Drew Steketee was president of BE A PILOT, senior vp-communications for AOPA and executive director of the Partnership for Improved Air Travel. He also headed PR and media relations for Beech, GAMA and the Airport Operators Council International.
Some of my era’s inspiration for strong participation in GA came from military aviation. Adding to the glow of “aviation as WWII hero” were the military’s well-publicized, science fiction-like leaps in post-war technology. Turning 62 this month (along with me) is a major milestone of that period: the first non-stop flight around the world.
Think first of Voyager and the Rutans? Their 1986 flight was the remarkable first circumnavigation without refueling. The first non-stop circumnavigation, in 1949, was early and dramatic proof of mid-air refueling — a key to U.S. global strategic deterrence.
Ever get one of those newspaper front pages from the day you were born? I did. On March 3, 1949, papers carried the story of the Lucky Lady II, a USAF B-50 that spanned the globe in 94 hours and four refuelings. B-50? That was a much-modified B-29 enabling the new Strategic Air Command to demonstrate early go-anywhere nuclear deterrence, even with propellers. The all-jet B-47 and, later, the B-52 soon became America’s truly real, and real-time, airborne deterrent.
It’s ancient history now. The B-50 was retired fast – well before 62! But for my age group, vast advances in speed, altitude and capability from the late 1940s into the 1960s were something to behold. Aircraft designs proliferated at a fever pace, often because two or three approaches were pursued simultaneously so that one might succeed. (For fun, research odd model numbers that never made it. Try easy ones first, like the Air Force F-88 and F-92, F-107 and F-108 or the B-45,-46, -48 and B-60.)
Rapid developments after World War II soon led to space flight, an even greater inspiration to fly. You felt you were part of it all, or could be. At least I did.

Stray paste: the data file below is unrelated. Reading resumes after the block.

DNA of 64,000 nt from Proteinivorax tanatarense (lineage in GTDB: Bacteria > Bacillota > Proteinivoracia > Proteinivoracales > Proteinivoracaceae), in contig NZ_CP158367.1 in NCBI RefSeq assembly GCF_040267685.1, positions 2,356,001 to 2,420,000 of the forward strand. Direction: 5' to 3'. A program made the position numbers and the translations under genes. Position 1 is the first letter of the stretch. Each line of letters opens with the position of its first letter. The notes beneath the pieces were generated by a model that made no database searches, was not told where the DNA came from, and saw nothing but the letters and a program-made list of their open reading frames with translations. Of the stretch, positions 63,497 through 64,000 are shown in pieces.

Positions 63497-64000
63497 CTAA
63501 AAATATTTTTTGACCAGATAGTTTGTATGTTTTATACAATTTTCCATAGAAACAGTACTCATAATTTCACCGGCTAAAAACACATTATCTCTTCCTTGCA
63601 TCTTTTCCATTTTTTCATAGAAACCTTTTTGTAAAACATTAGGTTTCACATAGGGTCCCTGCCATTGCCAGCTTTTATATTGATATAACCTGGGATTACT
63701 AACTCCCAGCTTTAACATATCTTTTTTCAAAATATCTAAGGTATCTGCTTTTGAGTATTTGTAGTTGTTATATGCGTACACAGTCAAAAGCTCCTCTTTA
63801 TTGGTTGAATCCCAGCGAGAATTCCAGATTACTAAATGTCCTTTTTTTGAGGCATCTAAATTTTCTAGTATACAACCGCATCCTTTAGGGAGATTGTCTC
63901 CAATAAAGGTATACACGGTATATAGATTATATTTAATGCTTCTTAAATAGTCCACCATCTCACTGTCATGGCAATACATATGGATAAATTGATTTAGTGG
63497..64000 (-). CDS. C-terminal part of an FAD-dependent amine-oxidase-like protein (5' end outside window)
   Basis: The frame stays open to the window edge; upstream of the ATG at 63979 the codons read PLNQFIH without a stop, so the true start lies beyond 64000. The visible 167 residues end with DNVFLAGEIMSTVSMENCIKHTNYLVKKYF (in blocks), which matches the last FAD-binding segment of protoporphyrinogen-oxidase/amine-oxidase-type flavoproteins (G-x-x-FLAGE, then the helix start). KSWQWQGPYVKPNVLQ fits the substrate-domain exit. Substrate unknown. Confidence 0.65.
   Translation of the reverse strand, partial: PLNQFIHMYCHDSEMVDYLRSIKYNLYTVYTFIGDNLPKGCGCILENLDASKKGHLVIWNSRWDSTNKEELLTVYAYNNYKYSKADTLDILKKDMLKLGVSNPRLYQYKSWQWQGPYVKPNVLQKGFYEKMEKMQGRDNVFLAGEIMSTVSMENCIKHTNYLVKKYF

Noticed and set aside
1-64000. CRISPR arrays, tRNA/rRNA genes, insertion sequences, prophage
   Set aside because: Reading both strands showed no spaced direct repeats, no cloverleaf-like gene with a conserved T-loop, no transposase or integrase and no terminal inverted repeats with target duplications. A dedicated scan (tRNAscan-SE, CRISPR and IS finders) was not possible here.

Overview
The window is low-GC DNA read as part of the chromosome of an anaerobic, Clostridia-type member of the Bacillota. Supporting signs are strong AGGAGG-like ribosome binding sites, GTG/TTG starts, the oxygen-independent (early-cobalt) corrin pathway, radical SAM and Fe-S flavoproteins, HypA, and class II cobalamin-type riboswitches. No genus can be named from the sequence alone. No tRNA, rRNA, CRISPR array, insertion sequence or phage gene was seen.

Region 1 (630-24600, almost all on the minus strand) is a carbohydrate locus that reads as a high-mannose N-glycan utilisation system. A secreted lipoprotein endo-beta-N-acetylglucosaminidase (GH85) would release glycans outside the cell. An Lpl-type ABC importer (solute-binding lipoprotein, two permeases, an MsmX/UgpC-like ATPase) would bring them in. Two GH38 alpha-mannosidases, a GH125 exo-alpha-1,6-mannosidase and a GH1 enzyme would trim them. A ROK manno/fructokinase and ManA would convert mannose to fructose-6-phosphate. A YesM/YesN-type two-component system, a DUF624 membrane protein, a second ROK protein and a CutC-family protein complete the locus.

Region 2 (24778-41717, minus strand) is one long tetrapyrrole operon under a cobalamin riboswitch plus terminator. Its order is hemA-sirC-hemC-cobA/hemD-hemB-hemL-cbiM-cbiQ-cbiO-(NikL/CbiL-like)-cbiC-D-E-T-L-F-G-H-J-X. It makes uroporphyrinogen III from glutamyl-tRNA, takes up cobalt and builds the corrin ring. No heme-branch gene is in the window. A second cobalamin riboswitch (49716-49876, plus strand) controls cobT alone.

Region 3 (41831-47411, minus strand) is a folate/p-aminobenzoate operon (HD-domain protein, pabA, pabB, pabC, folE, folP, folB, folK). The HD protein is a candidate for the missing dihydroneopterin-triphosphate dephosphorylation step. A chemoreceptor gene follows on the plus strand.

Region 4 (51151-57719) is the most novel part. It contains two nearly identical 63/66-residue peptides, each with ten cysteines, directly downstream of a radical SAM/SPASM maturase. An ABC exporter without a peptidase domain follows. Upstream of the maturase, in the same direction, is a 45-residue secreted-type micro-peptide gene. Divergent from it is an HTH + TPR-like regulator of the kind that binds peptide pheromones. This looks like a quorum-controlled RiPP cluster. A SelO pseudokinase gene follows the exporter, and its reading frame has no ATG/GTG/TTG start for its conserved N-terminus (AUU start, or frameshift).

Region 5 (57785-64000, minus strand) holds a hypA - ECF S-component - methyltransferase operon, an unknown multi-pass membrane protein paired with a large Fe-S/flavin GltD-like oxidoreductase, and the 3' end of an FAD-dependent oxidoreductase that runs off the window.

I took the trouble some years back to find the Lucky Lady II. She was out back of the Chino (California) Air Museum, tucked up against the building sans wings. The name was still clearly on the nose; I gave it a pat. (They tell me she’s now nearer the aircraft static display but still not prominent. Plans for restoration are not top priority.) I felt a kinship with that airplane for its remarkable day(s) in 1949.
And I feel privileged now to have lived and flown during the second half of “the century of flight.” Today, there’s immense distance between what most of us fly and aviation’s leading edge. Back in the 1950s or early 1960s, a Bonanza or Apache/Aztec twin at 150-160 knots was closer in speed and capability to the DC-3 local service airliner you’d fly on a regional business trip.
The military trained 500,000 Americans to fly during World War II, I’m told. Millions more got into it later through military flying clubs or just their early familiarity with air travel courtesy of Uncle Sam. (Most civilians then were still unaccustomed to flying. Average GIs were quickly acclimated courtesy of the Military Air Transport Service.)
Yes, turns out I was “launched” the day America learned of our nation’s ability to fly to anywhere, anytime. Later, I did my best to do the same.
© 2011 Drew Steketee All Rights Reserved.